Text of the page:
Posted by: Marie | January 26, 2011

(500) The power of words – Part 1 of 2

Post #500
[Private journal entry written on Wednesday, September 8, 2010]

Today was a therapy session day . . .

Prior to the session, I emailed Edward my status report. In the email, I mentioned I would like to talk to him about “a situation that came up with a client that involved setting boundaries”. I indicated I would like to get his input on the situation as to how effectively I handled it.

I also mentioned in my status report that I had experienced an “eye opening conversation” with my eldest sister that validated some of my more hardcore memories of my parents. I told him I’d like to spend a few minutes reviewing that conversation with him.

So, we started out the session with those two agenda items – first addressing the situation that had occurred with Father Jim. I asked Edward to read through my journal entries concerning Father Jim, which he did. When he finished reading, he asked . . .

Edward: Are you pleased with the ultimate outcome?

Me: I am pleased with how things ultimately worked out. I am pleased that I protected myself against having to hug someone I didn’t want to hug even if it meant losing out on some business. I’m mostly wondering if I could have handled it differently – better – more effectively.

Photo by Martin Chen

Edward: If you had been as effective as possible, in what way would the outcome have been different?

Me: I don’t know that the outcome would have been different.

I don’t think he would ever agree to not hug me. For whatever reason, he is not willing to take responsibility for keeping his hands and his body to himself. So, I don’t think the relationship could have been saved. But, I’m wondering if I could have protected myself more effectively. I don’t like that I ended up telling him the details of my history.

Edward: So, why did you disclose that much information?

Me: Because I thought he would be more empathetic and cooperative if he understood the reasons behind my boundary. I thought it was unreasonable for me to expect him to “just know” why the boundary is so important to me.

There was no way I was willing to allow him to bring fear into my studio – my sanctuary – by pressuring me to hug him when I don’t want to hug him.

(The thought of Father Jim crowding me – causing me to feel trapped – was very triggering for me and I started getting emotional. It took a minute for me to catch my breath again and to be able to continue.)

Edward: Do you think he would be more likely to honor your boundary if he thought you have good reasoning behind it?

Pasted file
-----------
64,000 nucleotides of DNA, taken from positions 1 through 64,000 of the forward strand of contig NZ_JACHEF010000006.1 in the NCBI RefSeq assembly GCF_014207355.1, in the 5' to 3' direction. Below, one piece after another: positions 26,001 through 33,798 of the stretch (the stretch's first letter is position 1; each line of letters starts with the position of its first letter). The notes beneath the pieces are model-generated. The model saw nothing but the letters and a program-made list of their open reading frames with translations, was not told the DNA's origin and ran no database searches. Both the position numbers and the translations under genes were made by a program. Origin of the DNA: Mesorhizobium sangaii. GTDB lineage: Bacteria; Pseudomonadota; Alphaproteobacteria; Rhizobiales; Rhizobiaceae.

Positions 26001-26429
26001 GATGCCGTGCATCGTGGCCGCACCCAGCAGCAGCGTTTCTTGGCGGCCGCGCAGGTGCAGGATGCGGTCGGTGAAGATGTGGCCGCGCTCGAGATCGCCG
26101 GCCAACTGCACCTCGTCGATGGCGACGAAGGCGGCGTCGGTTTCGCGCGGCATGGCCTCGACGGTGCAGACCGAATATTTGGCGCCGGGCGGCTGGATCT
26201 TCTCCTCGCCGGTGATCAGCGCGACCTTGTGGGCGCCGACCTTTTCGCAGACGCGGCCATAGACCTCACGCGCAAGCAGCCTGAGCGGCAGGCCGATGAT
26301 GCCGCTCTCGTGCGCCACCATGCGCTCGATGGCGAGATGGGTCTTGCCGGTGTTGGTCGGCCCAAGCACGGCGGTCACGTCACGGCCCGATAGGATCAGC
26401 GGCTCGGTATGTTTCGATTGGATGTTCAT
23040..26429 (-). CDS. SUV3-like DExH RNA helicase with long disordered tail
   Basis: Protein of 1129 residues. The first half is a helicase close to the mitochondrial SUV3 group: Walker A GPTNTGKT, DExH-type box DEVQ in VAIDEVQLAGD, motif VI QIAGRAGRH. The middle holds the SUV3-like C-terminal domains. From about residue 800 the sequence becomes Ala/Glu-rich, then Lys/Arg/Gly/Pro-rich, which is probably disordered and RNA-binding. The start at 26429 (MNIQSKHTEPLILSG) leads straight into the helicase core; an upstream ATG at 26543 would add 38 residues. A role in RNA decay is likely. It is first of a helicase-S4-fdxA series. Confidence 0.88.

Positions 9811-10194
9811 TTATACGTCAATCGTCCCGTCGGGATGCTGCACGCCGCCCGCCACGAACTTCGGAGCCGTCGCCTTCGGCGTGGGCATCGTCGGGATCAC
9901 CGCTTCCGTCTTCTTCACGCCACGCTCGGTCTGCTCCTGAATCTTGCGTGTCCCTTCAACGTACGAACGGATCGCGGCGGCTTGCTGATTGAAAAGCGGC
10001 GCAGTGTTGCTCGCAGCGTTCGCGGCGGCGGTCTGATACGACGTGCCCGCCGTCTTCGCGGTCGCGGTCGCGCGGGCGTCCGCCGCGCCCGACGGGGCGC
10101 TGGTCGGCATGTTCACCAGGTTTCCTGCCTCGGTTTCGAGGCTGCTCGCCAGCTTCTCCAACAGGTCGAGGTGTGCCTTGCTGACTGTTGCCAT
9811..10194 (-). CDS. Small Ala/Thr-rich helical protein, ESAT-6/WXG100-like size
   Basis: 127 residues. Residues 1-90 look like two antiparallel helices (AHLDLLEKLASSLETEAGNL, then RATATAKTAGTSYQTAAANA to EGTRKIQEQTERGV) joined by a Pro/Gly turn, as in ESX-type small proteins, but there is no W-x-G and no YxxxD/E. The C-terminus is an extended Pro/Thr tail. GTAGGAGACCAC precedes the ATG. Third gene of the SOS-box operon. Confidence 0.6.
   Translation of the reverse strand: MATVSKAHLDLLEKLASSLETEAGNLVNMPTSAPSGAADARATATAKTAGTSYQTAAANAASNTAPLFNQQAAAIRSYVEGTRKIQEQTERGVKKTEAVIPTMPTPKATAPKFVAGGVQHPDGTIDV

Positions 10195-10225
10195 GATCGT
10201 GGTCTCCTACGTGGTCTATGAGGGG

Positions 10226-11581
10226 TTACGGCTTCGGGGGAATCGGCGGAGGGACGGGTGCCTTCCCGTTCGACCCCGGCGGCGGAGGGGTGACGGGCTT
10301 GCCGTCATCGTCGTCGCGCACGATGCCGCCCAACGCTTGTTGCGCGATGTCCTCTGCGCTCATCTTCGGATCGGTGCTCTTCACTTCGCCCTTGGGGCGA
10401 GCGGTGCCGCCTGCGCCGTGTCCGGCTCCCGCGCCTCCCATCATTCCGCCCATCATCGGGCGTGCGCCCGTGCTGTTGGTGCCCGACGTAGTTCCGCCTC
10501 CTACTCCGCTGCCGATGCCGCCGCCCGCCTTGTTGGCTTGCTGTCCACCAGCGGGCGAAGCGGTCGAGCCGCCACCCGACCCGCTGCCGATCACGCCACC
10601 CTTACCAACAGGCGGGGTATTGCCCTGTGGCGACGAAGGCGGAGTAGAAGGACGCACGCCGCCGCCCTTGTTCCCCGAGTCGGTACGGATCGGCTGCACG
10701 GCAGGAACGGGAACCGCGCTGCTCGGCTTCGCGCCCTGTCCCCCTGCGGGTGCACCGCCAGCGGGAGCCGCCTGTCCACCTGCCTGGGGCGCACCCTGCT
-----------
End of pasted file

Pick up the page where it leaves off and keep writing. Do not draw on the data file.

Me: Yeah, I do. I’m used to people – my dad, the guy I married, etc. – telling me that my sensitivities are “silly” and unimportant. Sometimes I have been able to get them to be careful of my sensitivities after I explained why some things bother me so much.

Edward: Do you think people should honor your boundaries only when they believe your reasons for setting the boundary are important and valid?

Me: No, I think they should honor my boundaries regardless.

Edward: So why did you try to convince Father Jim your boundary is important and valid? Why didn’t you simply insist he honor it regardless?

Me: Oh . . . I see . . . hmmmm . . . . wow . . .

I guess because I hadn’t realized that’s what I was doing. But, now that you have said that, I can see how I don’t have an obligation to give reasons or to convince people to see things my way.

On the other hand . . . when I’m in a dating relation or a co-habitation situation and the other person expresses a preference or a boundary, I usually want more information. I usually want to better understand what is underneath the matter so that I can follow the spirit of his or her wishes, not just the letter.

And, I want to know how big of a deal it is . . . is it an annoyance or is it a deal-breaker? If it is a really big deal, I will probably go above and beyond what he or she has requested because I want to steer clear of causing problems on any level, even when it is difficult for me to do. If it is just an annoyance, I know I can toe the line a bit more – when I need to – without causing huge issues.

Edward: When you want more information, do you ask for it?

Me: Well, yes, of course!

Edward: Do you think other people – for example, Father Jim – will ask for more information when they want it – when it might make a difference in their behavior?

Me: That has not been my experience. Most people with whom I closely associate won’t seek out more information; I have to hand it to them, maybe even push it onto them.

Edward: Is that what you did with Father Jim?

Me: (Small laugh) Yeah, I did. And that is not necessarily effective . . .

Edward: When you have pushed information on people, has it made the situation better?

Me: Not usually.

Edward: Why do you think that is?

Me: Probably because I have been closely associating with people who are not interested in honoring my boundaries.

Edward: How can you change that?

Me: (Another small laugh as the puzzle pieces started coming together) Choose different associates . . .

Edward: (With a slight grin) Yeah, that would work.

Me: So . . . can we look at the situation with Father Jim specifically? I mean, this is a situation in which I was not looking for a close association. I was looking for a clear-cut business association. Recognizing that it is not appropriate to disclose intimate details of my personal life to a purely business associate, how could I have set and protected my boundary without disclosing those details?